Wallander torna al lavoro dopo un periodo profondo di crisi per la quarta indagine raccontata da Mankell. Questa volta il colpevole per l'omicidio di due avvocati è quasi ovvio, ma mancano le prove.
Più che gialli i libri di Mankell sono romanzi sulla vita, sul modo di essere degli scandinavi. Mi ha colpita una frase di Wallander riguardante il mestiere di pittore del padre:
"In quante case, su quante pareti poteva essere appeso quel quadro con o senza gallo cedrone e con un sole che non tramontav
Sep 23, 2016 rated it liked it  ·  review of another edition
I rounded it up to 3 stars. Not my favorite one, but I still want to continue with the series.
Annelie Bernar
Apr 01, 2017 rated it really liked it  ·  review of another edition
Un apparente incidente stradale, un avvocato freddato da dei colpi di pistola nel suo studio legale e poi il ritrovamento di una mina antiuomo nel giardino della segretaria dello studio legale delle due vittime ; infine una carica esplosiva nel serbatoio dello stesso Wallander, che rischia per un pelo di porre fine alla sua carriera- e alla sua vita. Ci sono abbastanza elementi per far presagire al lettore che anche questa indagine sarà una bella gatta da pelare per il nostro investigatore. Un i ...more
Jun 10, 2011 rated it really liked it  ·  review of another edition
Shelves: bookcrossing, 2011
This is the second Kurt Wallander book I've read, and enjoyed quite a bit.
Wallander is on sick leave after accidentally killing a man on duty, walking on a beach in Denmark, when a friend of his comes to ask for help. He suspects the death of his dad was not an accident. A few days later that friend is killed, and Wallander makes his decision to return to work to find justice for his friend, to find out who killed him, and what really happened to the father of his friend. Before long, the secret
Mar 22, 2012 rated it really liked it
This is the 4th book in the Kurt Wallander detective series and like all previous books, I enjoyed this one even more than the one before. This is primarily because I get to know Kurt Wallandaer a bit more each time and like/love him even more with each book. The Man Who Smiled was also filled with clues and intrigue that kept me fully engaged throughout in trying to solve the crime.

Kurt Wallander is fierce and soft. He has a gruff exterior but is very sensitive and soulful - which is a big reas
Charles Kerns
In my country of "make my day" and "bring it on," this book may be a hard start for US readers. Detective Wallander drops into a year of depression after shooting a bad guy. He is ready to quit the force, but he finally gets his mojo back and is ready to pop anyone. Happy ending.

(you get the sense the writer went through this too, maybe after being financially forced to write yet another Wallander mystery)

The book's mid-section, also, might be a hard read. In Sweden police have meeting after me
Ian Mapp
Sep 24, 2009 rated it did not like it  ·  review of another edition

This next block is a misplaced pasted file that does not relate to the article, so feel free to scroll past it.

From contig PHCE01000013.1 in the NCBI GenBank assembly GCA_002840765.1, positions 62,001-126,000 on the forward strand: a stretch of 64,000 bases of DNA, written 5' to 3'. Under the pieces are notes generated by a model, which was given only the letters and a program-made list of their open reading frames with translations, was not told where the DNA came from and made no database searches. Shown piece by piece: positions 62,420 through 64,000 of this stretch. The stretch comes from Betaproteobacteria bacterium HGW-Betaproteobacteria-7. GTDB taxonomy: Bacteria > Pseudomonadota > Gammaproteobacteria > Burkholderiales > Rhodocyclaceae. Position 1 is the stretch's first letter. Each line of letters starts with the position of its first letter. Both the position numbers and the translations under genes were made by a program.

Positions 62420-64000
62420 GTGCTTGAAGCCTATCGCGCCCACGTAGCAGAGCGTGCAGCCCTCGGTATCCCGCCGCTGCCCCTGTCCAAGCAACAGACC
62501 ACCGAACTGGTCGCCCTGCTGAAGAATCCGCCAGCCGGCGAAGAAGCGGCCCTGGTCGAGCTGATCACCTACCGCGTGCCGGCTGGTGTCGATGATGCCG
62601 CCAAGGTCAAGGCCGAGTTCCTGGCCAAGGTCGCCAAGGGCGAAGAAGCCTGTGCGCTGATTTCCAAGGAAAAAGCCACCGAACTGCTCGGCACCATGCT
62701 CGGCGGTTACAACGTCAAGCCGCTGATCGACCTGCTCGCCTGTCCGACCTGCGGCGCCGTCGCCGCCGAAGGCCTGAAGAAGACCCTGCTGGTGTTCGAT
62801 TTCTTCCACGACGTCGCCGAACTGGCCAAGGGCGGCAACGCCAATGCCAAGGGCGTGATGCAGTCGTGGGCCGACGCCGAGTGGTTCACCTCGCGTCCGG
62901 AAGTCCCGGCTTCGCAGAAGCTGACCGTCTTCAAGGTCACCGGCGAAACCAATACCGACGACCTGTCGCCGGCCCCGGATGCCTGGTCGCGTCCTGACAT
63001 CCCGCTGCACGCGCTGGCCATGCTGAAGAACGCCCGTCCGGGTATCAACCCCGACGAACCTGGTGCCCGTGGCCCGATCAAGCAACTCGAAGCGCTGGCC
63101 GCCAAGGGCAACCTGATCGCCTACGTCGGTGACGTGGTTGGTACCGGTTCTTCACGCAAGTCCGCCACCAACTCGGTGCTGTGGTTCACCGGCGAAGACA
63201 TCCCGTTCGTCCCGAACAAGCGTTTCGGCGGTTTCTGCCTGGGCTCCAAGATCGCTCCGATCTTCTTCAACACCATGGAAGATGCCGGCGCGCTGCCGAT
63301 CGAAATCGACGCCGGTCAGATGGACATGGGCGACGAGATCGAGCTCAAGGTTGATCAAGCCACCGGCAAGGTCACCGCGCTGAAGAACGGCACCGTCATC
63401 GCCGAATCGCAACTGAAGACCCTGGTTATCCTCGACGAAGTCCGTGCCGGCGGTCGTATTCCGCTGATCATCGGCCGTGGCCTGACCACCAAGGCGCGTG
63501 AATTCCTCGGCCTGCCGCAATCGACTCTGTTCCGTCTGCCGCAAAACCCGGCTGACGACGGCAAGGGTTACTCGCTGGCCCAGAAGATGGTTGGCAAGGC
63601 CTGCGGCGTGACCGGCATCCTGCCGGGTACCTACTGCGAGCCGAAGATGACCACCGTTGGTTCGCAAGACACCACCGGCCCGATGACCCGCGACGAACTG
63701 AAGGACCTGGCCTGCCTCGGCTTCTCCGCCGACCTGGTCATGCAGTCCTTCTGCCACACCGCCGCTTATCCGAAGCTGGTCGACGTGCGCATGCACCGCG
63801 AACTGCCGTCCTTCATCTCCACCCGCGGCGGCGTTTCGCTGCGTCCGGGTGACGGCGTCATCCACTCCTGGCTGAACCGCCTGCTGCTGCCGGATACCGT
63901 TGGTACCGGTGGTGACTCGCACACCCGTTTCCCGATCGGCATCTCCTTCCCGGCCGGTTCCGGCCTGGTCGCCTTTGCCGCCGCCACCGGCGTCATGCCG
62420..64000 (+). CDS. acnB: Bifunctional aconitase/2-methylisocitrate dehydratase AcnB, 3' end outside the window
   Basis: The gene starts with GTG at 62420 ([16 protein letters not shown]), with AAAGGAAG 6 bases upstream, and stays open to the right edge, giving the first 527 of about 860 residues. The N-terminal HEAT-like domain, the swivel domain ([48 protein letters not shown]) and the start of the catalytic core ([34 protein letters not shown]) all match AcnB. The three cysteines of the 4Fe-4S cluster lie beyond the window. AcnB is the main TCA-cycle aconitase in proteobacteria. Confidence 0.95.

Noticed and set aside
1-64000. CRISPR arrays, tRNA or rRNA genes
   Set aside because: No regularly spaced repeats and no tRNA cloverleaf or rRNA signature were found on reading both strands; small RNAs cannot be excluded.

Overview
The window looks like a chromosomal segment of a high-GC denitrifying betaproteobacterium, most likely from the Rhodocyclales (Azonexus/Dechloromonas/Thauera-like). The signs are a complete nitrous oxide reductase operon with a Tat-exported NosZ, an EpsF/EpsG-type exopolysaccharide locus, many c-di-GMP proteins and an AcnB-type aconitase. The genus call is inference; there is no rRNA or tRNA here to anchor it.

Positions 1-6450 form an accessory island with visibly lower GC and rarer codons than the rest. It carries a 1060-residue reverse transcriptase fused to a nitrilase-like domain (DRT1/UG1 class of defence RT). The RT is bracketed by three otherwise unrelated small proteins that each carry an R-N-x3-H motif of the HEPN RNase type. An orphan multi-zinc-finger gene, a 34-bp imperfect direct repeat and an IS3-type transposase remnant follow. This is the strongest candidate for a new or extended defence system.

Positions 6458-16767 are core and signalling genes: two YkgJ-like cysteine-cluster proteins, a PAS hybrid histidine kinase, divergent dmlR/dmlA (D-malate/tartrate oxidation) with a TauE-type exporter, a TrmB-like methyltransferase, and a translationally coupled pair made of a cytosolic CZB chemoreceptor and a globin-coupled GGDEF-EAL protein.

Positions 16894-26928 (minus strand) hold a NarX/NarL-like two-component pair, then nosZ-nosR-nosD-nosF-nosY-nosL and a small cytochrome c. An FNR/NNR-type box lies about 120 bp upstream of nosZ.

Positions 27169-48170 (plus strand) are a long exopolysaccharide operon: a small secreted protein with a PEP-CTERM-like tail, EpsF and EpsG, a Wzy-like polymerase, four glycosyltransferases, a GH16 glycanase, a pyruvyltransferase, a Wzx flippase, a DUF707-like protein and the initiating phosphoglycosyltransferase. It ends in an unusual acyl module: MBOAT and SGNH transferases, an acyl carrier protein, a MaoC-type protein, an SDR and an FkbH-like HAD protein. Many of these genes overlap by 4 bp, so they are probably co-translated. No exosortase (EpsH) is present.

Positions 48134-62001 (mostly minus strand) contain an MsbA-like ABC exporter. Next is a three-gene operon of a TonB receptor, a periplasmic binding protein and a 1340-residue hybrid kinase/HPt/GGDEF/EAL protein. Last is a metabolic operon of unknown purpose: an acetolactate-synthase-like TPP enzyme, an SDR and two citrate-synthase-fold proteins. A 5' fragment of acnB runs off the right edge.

Shelves: crime
This is a real crock of a book.

Wallander is depressed cause he shot a crim and still has relationship problems with his father - which is just layed on as a break from the investigation to show that he has problems outside work.

Is he coming back into the police after his bout with depression and hard drinking. Yes he is and on day one - he is given the case of a father and son pair of solicitors who are murdered. And he is welcomed back as a returning hero.

For a crime book - this contains no red
Mr. Gottshalk
May 24, 2015 rated it really liked it  ·  review of another edition
Well, if I wasn't hooked on this author and his Inspector Detective Kurt Wallander I am now! It's not that the mystery is so great...I saw the villain a mile away, but didn't get the motive. It's in the thinking of what it takes to be a great cop that has me constantly thinking. You have to have instincts, the ability to work around the clock, the knack to lie when necessary to get what you need to crack a case, and the grumpiness of Wallander to see angles in a case when other cops and detectiv ...more
Wallender is an old friend in our home from when he was first available in English. This was an audio read, with a fabulous voice actor, who really got the different characters down beautifully. We loved being back in Sweden, though felt a bit schizophrenic, because we've been reading so much Nordic crime stuff, and also a bit of Harry Bosch, too. Everyone seems to have left the police force, but only Kurt is welcomed back; the Harrys in the other stories are still on the skids with their respec ...more
Mar 16, 2013 rated it it was amazing  ·  review of another edition
Recommends it for: Everyone
Every time I read a Mankell book, I'm reminded why I keep picking up one of his books out of hundreds on my to-read list. I just love his stories and his writing.

I read more of Henning Mankell than any other authors, living or dead. That must have said something, right?

Now that I have read most of his books, I am going to ration myself. I want him to beat cancer and keep writing - my fingers are firmly crossed and he has my prayers, I know that he will always be one of the greatest, as well as